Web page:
Postwar friendship between two soldiers | Inquirer Opinion
Looking Back

Postwar friendship between two soldiers

/ 05:05 AM January 31, 2018

How many Nick Joaquin biographies are lying around in drawers, unpublished, because the people who commissioned them, or their relatives, or their lawyers found some parts unprintable?

There is an urban legend about Joaquin’s unpublished history of high-end retailer Rustan’s; never published because it was not told from the point of view of the owners or their well-heeled clientele, but from the voice of a lowly salesgirl!

Another is a biography of war-time martyr Jose Abad Santos unpublished because Joaquin’s iconoclastic conclusion was that the Japanese made a mistake in executing Jose because they were actually after his brother Pedro!

As a young writer, I was awed by Joaquin’s prodigious output, the rumor that he was paid P1 million per book, unlimited San Miguel beer to keep him going, and the license to write what he wanted.


Last Friday’s column on Manuel Roxas escaping at the hands of his Japanese captors because a certain Lt. Col. Nobuhiko Jimbo defied orders for Roxas’ execution generated a lot of response from readers. Colonel Jimbo sought a clarification that revealed Gen. Masaharu Homma did not issue the order of execution.

Jose Abad Santos was not as lucky and was executed by his captors upon receipt of the fake order. The twist in our story is that at the end of the war, Colonel Jimbo was a prisoner of Chiang Kai-shek’s forces. Then newly elected president Roxas personally interceded for the man who saved his life and, as we would say in Filipino, “patas na sila.” Jimbo returned to Japan and maintained a relationship with the Philippines and the Filipinos until his death.

Arturo Henson Acosta, whose father Col. Manuel Acosta (Philippine Military Academy Class of 1940) was assigned to Tokyo as deputy military attaché to the Philippine Embassy and chief of the Philippine Military Procurement, met Jimbo. He sent an e-mail that reads:

“Even after our family’s almost 5-year stay in Japan, my father’s friendship with Col. Jimbo extended for decades, as Col. Jimbo regularly visited the Philippines. As to the postwar Col. Jimbo, he was a pleasant old man who genuinely loved life, and loved Filipinos. Following Japanese custom, he always had a token gift every time he visited. Like a couple of other Japanese friends of my parents, Col. Jimbo loved our mangoes!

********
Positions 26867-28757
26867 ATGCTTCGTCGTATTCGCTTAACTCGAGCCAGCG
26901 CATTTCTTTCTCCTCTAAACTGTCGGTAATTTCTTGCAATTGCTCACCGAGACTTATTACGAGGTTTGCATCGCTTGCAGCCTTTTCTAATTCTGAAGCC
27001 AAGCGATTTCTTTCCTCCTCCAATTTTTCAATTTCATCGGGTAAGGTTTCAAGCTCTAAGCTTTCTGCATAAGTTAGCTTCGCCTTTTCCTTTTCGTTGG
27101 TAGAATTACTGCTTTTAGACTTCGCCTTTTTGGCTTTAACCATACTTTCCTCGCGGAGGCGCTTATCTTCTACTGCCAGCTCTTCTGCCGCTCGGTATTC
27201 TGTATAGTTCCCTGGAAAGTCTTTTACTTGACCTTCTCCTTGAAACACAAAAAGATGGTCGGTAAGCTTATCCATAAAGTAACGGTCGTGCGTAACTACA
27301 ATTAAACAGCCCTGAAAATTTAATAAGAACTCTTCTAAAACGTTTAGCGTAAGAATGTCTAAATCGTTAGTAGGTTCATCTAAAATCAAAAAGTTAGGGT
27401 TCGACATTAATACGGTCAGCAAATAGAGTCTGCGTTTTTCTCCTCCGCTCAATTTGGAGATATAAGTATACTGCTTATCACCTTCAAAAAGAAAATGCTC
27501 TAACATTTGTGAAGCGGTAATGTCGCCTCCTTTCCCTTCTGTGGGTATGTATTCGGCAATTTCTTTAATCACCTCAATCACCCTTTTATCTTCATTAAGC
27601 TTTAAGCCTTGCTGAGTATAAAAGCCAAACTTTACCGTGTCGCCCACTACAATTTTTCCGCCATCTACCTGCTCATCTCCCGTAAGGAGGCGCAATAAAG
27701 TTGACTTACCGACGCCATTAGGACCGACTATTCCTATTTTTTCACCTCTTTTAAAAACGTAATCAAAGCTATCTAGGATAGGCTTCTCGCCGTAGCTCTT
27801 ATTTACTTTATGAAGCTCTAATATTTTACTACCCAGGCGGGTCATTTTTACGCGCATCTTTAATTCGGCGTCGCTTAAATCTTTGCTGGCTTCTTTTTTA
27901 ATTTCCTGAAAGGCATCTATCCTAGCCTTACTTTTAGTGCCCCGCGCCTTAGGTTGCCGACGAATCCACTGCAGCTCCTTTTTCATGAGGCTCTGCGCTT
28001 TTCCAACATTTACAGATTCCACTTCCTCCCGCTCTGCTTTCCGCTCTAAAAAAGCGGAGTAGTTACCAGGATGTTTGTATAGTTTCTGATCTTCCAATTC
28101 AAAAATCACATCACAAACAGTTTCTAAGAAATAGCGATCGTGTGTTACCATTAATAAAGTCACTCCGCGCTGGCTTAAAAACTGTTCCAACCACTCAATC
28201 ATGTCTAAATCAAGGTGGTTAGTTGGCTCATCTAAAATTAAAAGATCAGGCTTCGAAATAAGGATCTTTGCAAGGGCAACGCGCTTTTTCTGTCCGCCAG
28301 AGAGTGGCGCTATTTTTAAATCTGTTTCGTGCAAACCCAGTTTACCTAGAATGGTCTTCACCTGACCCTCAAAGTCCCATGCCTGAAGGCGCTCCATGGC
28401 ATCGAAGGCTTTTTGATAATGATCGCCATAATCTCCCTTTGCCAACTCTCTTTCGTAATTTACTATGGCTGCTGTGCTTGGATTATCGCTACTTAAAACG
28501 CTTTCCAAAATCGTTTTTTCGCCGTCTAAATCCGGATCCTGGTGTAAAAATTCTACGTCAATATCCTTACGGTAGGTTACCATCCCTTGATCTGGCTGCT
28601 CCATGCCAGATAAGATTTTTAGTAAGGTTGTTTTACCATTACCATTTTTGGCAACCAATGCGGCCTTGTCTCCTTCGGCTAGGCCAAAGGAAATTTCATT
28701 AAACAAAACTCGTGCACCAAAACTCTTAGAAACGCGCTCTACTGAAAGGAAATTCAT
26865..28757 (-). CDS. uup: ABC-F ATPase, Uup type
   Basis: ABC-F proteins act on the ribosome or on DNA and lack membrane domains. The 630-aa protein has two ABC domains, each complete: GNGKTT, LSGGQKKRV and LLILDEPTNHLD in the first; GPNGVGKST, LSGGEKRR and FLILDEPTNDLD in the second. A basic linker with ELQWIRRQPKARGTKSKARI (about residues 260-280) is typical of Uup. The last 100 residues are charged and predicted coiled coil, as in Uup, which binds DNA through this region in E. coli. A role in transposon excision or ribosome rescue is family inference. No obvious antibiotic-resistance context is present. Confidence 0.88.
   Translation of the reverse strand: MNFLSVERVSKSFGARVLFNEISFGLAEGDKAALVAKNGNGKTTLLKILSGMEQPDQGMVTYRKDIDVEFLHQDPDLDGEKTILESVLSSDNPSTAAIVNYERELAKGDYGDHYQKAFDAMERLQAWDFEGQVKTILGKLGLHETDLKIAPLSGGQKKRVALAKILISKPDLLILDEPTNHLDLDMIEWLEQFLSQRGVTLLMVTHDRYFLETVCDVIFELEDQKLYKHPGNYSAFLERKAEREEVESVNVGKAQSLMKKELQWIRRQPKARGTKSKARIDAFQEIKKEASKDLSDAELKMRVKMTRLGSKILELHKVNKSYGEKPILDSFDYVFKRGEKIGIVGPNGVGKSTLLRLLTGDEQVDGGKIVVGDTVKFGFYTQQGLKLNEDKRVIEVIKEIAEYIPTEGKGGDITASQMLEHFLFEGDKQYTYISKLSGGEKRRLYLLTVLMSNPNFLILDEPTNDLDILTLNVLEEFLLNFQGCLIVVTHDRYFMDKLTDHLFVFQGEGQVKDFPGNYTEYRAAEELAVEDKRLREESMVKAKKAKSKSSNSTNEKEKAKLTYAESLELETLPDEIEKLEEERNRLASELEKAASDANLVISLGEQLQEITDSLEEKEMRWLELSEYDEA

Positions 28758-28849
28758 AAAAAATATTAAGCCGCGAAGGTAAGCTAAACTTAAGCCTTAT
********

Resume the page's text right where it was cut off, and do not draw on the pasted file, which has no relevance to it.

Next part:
“Col. Jimbo by then was head of his own Jimboras Company. In his visits to our country, he was accompanied by his loyal secretary Eiko Murai, and they always touched base with our family; I still have fond memories of lunches and dinners with them. Miss Murai continued to visit even years after the passing of Col. Jimbo. With his limited use of English, Miss Murai was an efficient interpreter, while my father would constantly use some Japanese words and phrases that were appreciated by Col. Jimbo.

“My father was given several booklets by Col. Jimbo which had a photo of him with Manuel Roxas when he had the rank of Speaker/General. You may know more details of Col. Jimbo’s short association with President Roxas, but this is my knowledge of this Japanese officer and gentleman:


“Col. Jimbo was a Catholic and he was against the brutal atrocities of the Japanese military when they occupied the Philippines. When Speaker/General Roxas was captured, the Mindanao garrison commander was persuaded by his chief of staff, Col. Jimbo, not to follow verbal orders to have Roxas executed because he refused to collaborate with the enemy. So, initially Col. Jimbo hid Roxas from Japanese officers. To my understanding, Gen. Masaharu Homma, commander of all Japanese forces in the Philippines, was not aware that his name was used to issue the execution order. Jimbo went to Homma’s office; he was not around, but Homma’s chief of staff, who knew his boss well, did not believe the order came from Homma. Roxas was spared but was then incarcerated in a Malaybalay prison camp where Jimbo visited regularly. From here, I do not know what subsequently ensued, but to make a long story short, Col. Jimbo did save the life of President Manuel Roxas.”

One would wish there were more positive stories like that of Roxas and Jimbo in our history but it is unfortunately an isolated case in a sea of gruesome narratives of murder, rape, destruction and mayhem that accompanied the Battle for Manila in 1945. Painful as it is, we should not forget the pain of war, so that we do not repeat it.

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TAGS: Ambeth R. Ocampo, jose abad santos, Looking Back, manuel roxas, Masaharu Homma, nick joaquin

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